Purpose: To test the hypothesis that premedication with acetaminophen, ibuprofen, and/or 4% lidocaine gel would decrease discomfort and improve satisfaction with screening mammography in women who expect a higher level of discomfort.
Materials and methods: In this HIPAA-compliant, institutional review board-approved, prospective, double-blinded, placebo-controlled clinical trial, 418 women aged 32-89 years who expected substantial discomfort with screening mammography were randomly divided to receive premedication with acetaminophen, ibuprofen, and/or 4% lidocaine gel. Subjects provided informed written consent. The primary outcome was discomfort. Secondary outcomes were satisfaction and plans for future mammography on the basis of discomfort. Subjects completed structured questionnaires with visual analog scales to measure discomfort and satisfaction. A generalized linear mixed-models framework was used to assess the effect of medications on discomfort during mammography, and satisfaction with technologist and machine combinations was included as a random effect. The "plans for mammography next year" outcome was modeled by using a binary distribution and logit link function.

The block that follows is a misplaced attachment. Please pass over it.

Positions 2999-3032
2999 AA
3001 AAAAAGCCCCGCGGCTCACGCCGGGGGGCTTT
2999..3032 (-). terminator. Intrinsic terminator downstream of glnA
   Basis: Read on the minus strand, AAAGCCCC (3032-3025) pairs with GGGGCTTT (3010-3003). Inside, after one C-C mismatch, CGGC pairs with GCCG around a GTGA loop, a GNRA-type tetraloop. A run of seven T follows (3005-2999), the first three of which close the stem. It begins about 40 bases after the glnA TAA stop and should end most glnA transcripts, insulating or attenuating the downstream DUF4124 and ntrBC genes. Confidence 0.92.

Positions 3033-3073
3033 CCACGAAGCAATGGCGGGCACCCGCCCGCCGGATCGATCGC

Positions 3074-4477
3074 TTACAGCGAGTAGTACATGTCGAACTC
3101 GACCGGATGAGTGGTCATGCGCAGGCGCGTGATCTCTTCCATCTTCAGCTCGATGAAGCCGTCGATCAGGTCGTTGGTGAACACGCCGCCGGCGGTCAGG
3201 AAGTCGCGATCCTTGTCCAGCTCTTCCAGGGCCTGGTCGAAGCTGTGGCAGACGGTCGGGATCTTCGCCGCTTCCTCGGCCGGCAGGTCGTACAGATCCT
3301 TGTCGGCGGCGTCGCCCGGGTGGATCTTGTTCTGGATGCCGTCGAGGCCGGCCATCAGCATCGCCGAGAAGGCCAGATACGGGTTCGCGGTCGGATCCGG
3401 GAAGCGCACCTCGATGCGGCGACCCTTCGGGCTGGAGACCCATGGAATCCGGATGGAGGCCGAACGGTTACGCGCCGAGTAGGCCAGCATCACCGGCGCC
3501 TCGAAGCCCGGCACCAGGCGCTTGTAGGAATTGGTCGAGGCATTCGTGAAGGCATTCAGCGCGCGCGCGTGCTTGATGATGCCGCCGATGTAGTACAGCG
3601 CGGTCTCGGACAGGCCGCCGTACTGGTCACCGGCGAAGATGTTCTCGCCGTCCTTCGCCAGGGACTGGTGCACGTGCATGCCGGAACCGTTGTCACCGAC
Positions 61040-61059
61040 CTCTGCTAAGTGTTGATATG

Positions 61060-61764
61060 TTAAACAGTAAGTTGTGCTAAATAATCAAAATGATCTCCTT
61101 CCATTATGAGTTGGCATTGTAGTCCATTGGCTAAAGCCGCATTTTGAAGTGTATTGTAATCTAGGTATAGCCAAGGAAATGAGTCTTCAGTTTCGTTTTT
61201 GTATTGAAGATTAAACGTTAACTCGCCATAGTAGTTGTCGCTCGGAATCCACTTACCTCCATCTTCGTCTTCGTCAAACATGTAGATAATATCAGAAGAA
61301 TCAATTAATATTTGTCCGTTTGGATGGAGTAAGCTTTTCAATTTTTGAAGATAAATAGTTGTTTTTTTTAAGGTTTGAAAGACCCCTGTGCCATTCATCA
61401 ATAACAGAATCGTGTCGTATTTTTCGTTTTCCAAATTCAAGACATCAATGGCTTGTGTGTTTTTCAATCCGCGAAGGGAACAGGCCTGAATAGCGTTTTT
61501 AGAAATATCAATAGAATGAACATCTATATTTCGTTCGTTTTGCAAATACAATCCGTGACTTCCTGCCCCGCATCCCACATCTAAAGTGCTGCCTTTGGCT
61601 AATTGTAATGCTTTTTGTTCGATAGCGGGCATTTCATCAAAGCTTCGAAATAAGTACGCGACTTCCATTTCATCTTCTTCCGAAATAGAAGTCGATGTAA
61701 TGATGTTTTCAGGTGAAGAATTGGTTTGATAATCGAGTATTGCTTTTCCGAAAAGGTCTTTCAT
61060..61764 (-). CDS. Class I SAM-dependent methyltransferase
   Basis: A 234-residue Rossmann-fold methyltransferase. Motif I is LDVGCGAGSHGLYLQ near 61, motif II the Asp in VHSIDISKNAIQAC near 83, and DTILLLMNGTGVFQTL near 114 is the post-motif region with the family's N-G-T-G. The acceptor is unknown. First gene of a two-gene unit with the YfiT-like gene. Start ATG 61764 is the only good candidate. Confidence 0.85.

Results: Discomfort was significantly lower in the lidocaine gel group (P = .01). Satisfaction was significantly negatively correlated with discomfort (P < .001). Satisfaction and whether or not the subject had delayed her mammography because of fear of discomfort had significant effects on plans to undergo mammography next year (P < .001 for both). There were significant differences in discomfort between different combinations of technologists and machines.
Conclusion: Premedication with 4% lidocaine gel significantly reduced discomfort during screening mammography, and reduced discomfort may improve the likelihood of future mammographic screening and early detection of breast cancer.